Woman With Gigantism May Find New Hope

VIDEO: A California doctor says he might be able to stop Tanya Anguss growth.

At 6 feet, 11 inches tall and weighing 372 pounds, Tanya Angus has grown so large that her bones are crushing her structure. But now, a San Francisco doctor says he might be able to help the Nevada woman.

Angus takes 20 pills a day to stop the uncontrolled growth caused by a brain tumor that is pressing on her pituitary gland.

"I live every day in pain that's excruciating," said Tanya, 31, who is the only person in the world whose growth seems unstoppable.

She has had three surgeries so far. One 13-hour operation nearly killed her, and another caused a stroke that took away most of her hearing.

"Every time something went wrong," she said. "I am thankful he is there and can look at my case, but what is he going to say?"

VIDEO: A California doctor says he might be able to stop Tanya Anguss growth.
Possible Cure for Woman With Gigantism

Last July, doctors at St. John's Health Center and John Wayne Cancer Center in Southern California, believed they could help Tanya.

"She poses all sorts of big risks, literally and figuratively because of her size," said Dr. Dan Kelly, director of the brain tumor center there. "It makes everything more problematic."

After tests, doctors decided a procedure was too risky. Tanya's mother, Karen Strutynski, fears they will be let down again.

An estimated 1 in 5, or 60 million Americans, suffers from pituitary or hormonal disorder, according to the Pituitary Network Association.

Angus, once a beautiful 21-year-old who rode horses, danced and had a boyfriend, one day noticed changes in her 5-foot-8-inch frame: Her shoes didn't quite fit, her jeans were too tight and her hands got bigger.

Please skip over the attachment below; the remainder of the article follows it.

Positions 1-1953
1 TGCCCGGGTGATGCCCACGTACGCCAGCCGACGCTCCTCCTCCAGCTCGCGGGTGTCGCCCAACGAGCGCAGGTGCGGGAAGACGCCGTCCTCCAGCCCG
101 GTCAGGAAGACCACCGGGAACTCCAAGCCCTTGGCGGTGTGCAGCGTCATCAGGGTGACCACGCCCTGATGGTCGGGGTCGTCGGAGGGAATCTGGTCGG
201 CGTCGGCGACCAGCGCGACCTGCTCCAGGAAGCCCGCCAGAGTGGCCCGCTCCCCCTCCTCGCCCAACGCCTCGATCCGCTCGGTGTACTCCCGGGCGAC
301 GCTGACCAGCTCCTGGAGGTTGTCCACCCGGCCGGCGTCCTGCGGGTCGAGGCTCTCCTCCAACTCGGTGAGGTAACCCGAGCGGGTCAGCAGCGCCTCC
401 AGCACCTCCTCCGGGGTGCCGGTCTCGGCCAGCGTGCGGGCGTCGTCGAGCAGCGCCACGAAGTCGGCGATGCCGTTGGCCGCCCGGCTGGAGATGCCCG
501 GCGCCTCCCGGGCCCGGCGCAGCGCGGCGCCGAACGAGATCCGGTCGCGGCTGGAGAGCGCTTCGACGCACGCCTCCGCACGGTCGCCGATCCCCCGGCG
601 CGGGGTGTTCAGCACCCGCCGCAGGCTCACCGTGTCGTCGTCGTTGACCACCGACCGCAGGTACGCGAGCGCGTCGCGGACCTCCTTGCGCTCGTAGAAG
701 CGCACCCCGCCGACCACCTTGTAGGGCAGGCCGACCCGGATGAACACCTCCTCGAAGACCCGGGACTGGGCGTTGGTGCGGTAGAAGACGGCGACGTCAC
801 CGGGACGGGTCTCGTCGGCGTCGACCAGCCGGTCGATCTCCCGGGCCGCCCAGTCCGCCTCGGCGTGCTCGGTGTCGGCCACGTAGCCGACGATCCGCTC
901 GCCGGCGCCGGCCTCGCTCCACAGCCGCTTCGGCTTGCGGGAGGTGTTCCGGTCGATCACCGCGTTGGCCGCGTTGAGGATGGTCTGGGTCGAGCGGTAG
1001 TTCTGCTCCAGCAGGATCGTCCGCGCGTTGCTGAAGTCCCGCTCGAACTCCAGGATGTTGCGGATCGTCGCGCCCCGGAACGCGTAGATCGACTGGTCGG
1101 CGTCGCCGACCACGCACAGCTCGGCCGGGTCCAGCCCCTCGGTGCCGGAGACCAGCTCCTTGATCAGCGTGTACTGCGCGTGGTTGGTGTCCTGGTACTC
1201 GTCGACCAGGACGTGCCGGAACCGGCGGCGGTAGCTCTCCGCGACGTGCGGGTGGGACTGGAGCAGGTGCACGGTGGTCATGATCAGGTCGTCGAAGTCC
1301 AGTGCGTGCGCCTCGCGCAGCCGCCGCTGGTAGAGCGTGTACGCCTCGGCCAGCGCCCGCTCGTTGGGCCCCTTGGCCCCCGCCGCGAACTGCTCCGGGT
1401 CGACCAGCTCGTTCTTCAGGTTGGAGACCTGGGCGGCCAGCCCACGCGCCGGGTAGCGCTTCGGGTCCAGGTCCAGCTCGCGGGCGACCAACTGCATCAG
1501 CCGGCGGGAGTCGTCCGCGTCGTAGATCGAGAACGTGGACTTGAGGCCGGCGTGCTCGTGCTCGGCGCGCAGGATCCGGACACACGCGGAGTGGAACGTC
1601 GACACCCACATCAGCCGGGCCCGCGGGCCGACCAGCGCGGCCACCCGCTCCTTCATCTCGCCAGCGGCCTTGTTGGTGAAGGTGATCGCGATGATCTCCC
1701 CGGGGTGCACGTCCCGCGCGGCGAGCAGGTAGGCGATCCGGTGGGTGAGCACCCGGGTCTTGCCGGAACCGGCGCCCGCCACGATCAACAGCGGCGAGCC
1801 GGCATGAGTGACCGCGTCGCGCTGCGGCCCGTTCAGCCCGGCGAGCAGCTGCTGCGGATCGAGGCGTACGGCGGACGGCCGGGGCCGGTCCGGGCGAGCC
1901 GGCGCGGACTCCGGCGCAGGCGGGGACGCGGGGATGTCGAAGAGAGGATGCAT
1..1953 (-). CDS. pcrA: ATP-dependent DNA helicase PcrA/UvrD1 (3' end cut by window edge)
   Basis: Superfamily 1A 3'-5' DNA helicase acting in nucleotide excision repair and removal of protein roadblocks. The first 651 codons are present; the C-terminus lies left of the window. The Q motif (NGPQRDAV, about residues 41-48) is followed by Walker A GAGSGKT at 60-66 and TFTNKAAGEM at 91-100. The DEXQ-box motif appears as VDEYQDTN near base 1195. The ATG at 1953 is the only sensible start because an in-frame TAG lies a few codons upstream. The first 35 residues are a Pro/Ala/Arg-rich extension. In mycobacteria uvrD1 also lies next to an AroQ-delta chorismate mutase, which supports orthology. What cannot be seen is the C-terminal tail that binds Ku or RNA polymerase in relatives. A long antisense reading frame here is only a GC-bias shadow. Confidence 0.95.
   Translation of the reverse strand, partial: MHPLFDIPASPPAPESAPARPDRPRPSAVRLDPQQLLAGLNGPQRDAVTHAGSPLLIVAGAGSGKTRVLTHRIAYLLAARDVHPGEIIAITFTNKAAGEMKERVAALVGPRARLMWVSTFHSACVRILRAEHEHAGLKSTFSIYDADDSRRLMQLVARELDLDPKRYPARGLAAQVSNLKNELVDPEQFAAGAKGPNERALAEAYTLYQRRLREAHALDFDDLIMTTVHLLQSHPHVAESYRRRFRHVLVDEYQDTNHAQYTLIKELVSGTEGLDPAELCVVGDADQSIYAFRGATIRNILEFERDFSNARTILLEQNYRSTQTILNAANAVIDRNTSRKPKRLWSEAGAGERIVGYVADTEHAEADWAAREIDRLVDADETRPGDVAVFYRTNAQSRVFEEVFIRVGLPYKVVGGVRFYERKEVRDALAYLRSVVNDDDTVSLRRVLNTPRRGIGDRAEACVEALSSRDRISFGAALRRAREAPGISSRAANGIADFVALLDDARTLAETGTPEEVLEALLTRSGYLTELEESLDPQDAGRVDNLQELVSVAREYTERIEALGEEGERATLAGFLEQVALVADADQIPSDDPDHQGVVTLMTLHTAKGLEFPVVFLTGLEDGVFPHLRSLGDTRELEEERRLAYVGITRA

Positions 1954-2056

VIDEO: Tanya Angus is dreading a fifth surgery to remove a tumor caused by acromegaly.
Tanya Angus: The Pain of Battling Gigantism

"She was perfectly normal, but by age 22 she had grown three inches," said her mother. "Nobody knew what was going on."

Angus, who lived in Michigan and was a supervisor at a Wal-Mart, began to worry when even her face and head got larger. Her bosses also noticed -- and fired her. And her boyfriend left when his parents began to ask, "Is she a man?'"

Tanya decided to return home in 2002. When her sister picked her up at the airport, she "freaked out," because she didn't recognize Tanya.

The doctor took one look and diagnosed acromegaly, also known as gigantism, caused by a tumor in her brain that is pushing on her pituitary gland, causing it to produce an excess of growth hormone.

"I don't know how to explain how it is, being a giant," Tanya told ABC's affiliate KTNV. "I put my shoes on in the morning, I'm like, 'Ugh, gosh they're growing again. I'm growing again.'"

Acromegaly Affects Organs, Too

"The tumor has been growing from the time Tanya hit puberty," said Strutynski. "Her back is collapsing due to the overgrowth. As she grows her bones weaken and they break down. She is so big, her spine looks like a boomerang."

"When she grows, everything in her body grows -- her lungs, kidneys, bladder," she said. "Her body is literally having a hard time and she is so uncomfortable."

In more than 98 percent of the cases, acromegaly is caused by a benign tumor of the pituitary gland that causes it to secrete excessive growth hormone, according to the Pituitary Network Association.

Acromegaly is not that rare. The University of Maryland Medical Center reports six cases in every 100,000 people, but the association says many cases go undiagnosed or under-treated because doctors are not educated enough about the disease.

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